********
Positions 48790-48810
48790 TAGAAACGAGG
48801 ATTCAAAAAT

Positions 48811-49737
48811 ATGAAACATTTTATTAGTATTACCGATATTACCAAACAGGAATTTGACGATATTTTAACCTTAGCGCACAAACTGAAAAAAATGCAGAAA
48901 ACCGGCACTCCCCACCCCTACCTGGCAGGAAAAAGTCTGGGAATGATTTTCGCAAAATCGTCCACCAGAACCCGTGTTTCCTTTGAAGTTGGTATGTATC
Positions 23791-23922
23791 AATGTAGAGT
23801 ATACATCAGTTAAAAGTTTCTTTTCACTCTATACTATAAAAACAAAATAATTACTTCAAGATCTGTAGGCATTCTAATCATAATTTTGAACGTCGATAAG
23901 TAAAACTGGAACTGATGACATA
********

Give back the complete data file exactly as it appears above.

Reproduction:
Positions 48790-48810
48790 TAGAAACGAGG
48801 ATTCAAAAAT

Positions 48811-49737
48811 ATGAAACATTTTATTAGTATTACCGATATTACCAAACAGGAATTTGACGATATTTTAACCTTAGCGCACAAACTGAAAAAAATGCAGAAA
48901 ACCGGCACTCCCCACCCCTACCTGGCAGGAAAAAGTCTGGGAATGATTTTCGCAAAATCGTCCACCAGAACCCGTGTTTCCTTTGAAGTTGGTATGTATC
Positions 23791-23922
23791 AATGTAGAGT
23801 ATACATCAGTTAAAAGTTTCTTTTCACTCTATACTATAAAAACAAAATAATTACTTCAAGATCTGTAGGCATTCTAATCATAATTTTGAACGTCGATAAG
23901 TAAAACTGGAACTGATGACATA